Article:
US President Biden flags major Marijuana reform

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Jaws were on the floor across the USA late last week after President Joe Biden made a surprise announcement in relation to marijuana.

While the majority of US states have medical marijuana programs in place, things are trickier at a federal level. The 2018 Farm Bill made cannabis with a delta-9 THC content of under .03% (hemp) legal – but for anything above that, it is considered marijuana and therefore illegal according to federal law.

Currently, marijuana is listed as a Schedule I drug under the Controlled Substances Act, a classification reserved for what are considered the most problematic substances. That marijuana is in this category given its safety profile has always been a thorny point.

On Thursday, President Biden announced he was asking the Secretary of Health and Human Services and the Attorney General to kick off an administrative process to review how marijuana is scheduled under federal law.

“Too many lives have been upended because of our failed approach to marijuana,” said the President. “It’s time that we right these wrongs.”

He also announced a pardon of all prior Federal offenses of simple possession of marijuana. The number of those affected – and the impacts of their records – is significant. President Biden said he was also urging all state Governors to do the same in relation to state offenses.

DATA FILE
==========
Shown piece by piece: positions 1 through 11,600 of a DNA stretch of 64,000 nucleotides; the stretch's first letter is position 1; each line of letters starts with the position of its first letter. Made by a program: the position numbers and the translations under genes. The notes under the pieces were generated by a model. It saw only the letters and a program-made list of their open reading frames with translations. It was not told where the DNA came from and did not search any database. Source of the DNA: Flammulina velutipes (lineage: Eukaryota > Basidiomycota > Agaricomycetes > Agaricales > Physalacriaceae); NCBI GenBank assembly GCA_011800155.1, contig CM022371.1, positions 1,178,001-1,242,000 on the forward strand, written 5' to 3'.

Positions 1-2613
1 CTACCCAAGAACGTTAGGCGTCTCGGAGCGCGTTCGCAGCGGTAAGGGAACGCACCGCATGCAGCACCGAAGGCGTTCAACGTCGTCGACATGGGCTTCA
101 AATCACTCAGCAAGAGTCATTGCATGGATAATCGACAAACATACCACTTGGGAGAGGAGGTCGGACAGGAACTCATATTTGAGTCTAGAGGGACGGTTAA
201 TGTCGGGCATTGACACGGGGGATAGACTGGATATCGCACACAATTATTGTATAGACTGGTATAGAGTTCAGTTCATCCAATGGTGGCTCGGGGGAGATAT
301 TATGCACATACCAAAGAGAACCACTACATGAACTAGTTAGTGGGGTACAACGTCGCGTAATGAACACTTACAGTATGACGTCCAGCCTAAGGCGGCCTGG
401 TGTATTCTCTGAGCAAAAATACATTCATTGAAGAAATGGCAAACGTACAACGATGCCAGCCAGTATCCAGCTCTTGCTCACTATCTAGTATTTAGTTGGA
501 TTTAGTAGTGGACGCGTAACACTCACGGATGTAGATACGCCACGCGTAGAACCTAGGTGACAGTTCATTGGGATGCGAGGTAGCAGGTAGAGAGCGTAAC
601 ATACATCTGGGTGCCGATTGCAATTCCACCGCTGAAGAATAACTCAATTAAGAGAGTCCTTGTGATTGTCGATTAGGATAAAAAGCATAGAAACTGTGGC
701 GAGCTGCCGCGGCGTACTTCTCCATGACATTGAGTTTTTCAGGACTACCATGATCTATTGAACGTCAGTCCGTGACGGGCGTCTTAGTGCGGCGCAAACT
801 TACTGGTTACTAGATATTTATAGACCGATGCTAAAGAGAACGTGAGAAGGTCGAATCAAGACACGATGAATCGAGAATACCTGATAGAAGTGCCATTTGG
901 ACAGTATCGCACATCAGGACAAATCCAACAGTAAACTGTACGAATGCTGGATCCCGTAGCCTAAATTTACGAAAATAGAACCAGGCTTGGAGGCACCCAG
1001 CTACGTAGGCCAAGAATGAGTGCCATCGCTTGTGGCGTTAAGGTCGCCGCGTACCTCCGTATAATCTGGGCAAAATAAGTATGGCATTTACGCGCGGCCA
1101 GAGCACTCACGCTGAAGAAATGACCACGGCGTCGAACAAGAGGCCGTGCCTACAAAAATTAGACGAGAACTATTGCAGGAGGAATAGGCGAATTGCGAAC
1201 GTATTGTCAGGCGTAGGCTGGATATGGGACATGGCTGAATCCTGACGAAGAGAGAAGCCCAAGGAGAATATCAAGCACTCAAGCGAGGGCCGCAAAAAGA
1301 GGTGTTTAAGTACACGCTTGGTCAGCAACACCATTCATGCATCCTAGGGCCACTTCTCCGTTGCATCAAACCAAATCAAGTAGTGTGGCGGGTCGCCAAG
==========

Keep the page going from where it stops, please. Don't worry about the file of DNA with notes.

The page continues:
“Just as no one should be in a Federal prison solely due to the possession of marijuana, no one should be in a local jail or state prison for that reason, either.”

According to NORML, nearly 29 million Americans have been arrested for marijuana-related violations since 1965.

Regardless of how things pan out from all this, President Biden says important limitations on trafficking, marketing, and under-age sales should stay in place.

Following the announcement, Vice President Kamala Harris commented:

“This is a step forward in correcting the historical injustices of failed drug policies.”

NORML welcomed the development:

“Nearly half of voters now agree that legalizing marijuana ought to be a priority for Congress, and such action can only be taken by descheduling cannabis and repealing it from the US Controlled Substances Act — thereby regulating it in a manner similar to alcohol. “

Region: United States